The swing towards storytelling marks Welcome To Mikrosector-50 out from its predecessors. In contrast to previous releases, the emphasis is on extended grooves and scene-setters. The bulk of the tracks here operate like chapter headings, signposting mood rather than demanding attention in their own right. ‘Confusion On The Armament Moon’ is a twinkling Todd Terje jam that chugs along along for 8 minutes.  Italo disco cuts ‘You Can’t Have My Love’ and ‘A Lonely Flight To EroDru-10′ stick fast to their grooves and faster to their guns. For the most part, it’s a shift that works. If the album lacks the immediacy of Unidentified Flying Oscillator and the diversity of The Pathway To Tiraquon6, it benefits from some canny pacing and a relentless sense of enthusiasm. The dialogue interludes – less skits than FMV cut-scenes – will definitely try the patience of some, but Welcome To Mikrosector-50 is a slow-burner that amply rewards those happy to deactivate their disbelief chip.

Conceptual heavy-lifting aside, there’s simply a lot of winning material to enjoy here. ’2357′, recycled from The Pathway To Tiroquan6, is a mellow counterpart to Jam City’s phenomenal ‘Backseat Becomes A Zone While We Glide’. ‘Mr. 8040′s Introduction’, meanwhile, is a joyful ‘The Message’ pastiche, complete with dopey rap, ersatz scratching and Oberheim DMX patches. Hyperspeed techno jam ‘Rising’, easily the fastest and most forthright thing here, soundtracks Mr. 8040 coming up and freaking out - Extraterrestrial Traffic, if you like. Best of all is wiggly break-up jam ‘When Your Love Feels Like It’s Fading’ which, despite all the lunacy, tugs real heartstrings.  There are, admittedly, low-points (see the interminable man-on-alien sex jam ‘Quadraskank Interlude’) and over-familiar friends (standout track ‘The Love Quadrant’ first saw release almost four years ago). Ultimately, though, Welcome To Mikrosector-50 is possessed with a sense of character that is as exhilarating as it is rare.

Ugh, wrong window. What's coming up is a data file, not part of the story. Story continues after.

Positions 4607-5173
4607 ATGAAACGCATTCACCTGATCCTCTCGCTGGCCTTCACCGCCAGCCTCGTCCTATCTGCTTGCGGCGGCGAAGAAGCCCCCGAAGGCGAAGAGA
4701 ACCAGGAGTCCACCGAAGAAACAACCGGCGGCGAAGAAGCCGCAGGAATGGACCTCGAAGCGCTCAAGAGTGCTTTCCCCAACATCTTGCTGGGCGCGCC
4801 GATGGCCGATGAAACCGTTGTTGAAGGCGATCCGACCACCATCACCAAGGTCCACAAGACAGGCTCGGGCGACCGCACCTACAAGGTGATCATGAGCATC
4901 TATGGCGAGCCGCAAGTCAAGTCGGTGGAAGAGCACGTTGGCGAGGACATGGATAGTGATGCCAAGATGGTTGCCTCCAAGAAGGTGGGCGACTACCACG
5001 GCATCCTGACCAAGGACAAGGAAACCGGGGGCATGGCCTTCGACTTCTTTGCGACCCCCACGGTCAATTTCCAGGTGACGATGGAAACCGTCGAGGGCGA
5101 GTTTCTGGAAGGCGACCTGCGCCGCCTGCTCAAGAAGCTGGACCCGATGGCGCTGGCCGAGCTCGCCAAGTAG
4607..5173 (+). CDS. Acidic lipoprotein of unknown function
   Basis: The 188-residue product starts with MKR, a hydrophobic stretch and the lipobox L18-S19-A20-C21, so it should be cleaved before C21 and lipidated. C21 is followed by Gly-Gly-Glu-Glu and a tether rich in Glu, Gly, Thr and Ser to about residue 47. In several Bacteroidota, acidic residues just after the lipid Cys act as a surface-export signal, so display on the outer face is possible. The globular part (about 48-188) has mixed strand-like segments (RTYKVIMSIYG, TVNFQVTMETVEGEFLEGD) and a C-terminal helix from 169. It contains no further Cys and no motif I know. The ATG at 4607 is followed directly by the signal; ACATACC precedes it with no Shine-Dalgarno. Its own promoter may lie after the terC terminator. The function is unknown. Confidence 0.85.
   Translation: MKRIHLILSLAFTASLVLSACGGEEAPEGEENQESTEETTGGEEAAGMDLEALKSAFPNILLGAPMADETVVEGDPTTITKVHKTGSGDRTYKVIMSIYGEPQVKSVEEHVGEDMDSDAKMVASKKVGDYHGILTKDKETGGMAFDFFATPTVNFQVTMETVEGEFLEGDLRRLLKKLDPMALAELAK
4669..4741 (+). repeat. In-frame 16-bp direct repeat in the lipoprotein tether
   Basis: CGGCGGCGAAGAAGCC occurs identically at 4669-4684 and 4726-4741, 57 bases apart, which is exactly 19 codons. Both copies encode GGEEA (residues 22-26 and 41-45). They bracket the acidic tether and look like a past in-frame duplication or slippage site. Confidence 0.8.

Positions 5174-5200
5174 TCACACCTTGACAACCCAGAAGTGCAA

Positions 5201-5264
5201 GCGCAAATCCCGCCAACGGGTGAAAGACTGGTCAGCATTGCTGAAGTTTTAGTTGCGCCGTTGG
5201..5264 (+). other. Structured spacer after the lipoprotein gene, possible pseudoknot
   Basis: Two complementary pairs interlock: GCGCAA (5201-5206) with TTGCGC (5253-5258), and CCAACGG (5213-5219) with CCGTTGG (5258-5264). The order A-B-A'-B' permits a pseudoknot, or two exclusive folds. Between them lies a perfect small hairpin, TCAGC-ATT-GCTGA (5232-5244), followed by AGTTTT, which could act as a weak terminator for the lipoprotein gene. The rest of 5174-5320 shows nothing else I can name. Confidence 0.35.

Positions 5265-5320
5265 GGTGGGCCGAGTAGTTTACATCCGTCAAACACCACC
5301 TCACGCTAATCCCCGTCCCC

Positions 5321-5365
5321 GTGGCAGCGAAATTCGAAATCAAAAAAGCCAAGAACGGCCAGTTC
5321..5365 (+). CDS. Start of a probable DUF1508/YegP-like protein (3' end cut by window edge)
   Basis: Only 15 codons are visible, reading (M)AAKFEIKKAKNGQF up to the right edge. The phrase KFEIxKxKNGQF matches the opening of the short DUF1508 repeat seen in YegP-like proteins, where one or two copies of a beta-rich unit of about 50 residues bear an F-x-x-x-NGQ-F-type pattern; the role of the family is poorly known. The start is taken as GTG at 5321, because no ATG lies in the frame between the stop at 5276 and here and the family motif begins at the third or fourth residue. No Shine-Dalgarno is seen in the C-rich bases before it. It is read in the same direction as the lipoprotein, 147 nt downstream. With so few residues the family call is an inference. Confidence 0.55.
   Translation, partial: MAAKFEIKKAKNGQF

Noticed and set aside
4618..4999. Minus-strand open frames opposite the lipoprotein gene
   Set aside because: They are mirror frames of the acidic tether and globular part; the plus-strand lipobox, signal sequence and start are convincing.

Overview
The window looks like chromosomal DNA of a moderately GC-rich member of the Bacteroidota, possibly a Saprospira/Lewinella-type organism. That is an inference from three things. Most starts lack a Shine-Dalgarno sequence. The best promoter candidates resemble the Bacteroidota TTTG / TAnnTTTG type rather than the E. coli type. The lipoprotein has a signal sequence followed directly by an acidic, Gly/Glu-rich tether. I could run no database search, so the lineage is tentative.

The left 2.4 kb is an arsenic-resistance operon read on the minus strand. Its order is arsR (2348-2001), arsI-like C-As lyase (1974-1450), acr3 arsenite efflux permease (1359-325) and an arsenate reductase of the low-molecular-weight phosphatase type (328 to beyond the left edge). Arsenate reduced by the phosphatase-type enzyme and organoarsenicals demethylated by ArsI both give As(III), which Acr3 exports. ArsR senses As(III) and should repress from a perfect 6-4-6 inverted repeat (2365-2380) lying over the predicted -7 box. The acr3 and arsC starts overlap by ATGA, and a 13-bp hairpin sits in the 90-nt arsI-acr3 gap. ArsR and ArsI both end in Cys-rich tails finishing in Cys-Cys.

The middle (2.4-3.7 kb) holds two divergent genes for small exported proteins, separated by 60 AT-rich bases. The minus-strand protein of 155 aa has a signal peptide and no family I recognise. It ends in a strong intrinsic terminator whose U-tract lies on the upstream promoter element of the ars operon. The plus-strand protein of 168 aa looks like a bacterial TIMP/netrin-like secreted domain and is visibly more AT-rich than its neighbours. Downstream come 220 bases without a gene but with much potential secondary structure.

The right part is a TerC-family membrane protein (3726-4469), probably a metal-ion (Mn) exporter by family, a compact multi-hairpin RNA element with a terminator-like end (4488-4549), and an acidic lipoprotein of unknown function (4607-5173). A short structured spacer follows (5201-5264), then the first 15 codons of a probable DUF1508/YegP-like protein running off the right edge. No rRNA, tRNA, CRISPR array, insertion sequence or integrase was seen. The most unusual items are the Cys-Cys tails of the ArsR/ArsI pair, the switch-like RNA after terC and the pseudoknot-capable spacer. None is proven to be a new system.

In interviews, Hamill has talked about wanting to tour Welcome To Mikrosector-50 with full set, sci-fi costume and audience members playing the central characters. It sounds absurd, it sounds farcical, it sounds absolutely awesome. That’s as good a way as any to sum up Welcome To Mikrosector-50 – a record with its head in the stars and its tongue in its cheek. In terms of sheer daftness, it makes Glass Swords look like a Richard Skelton record; to be cynical about it is a severe failure of spirit. Opt into the story, and Welcome To Mikrosector-50 is that rare thing – an electronic full-length that demands to be consumed as album, and reveals more with each return visit.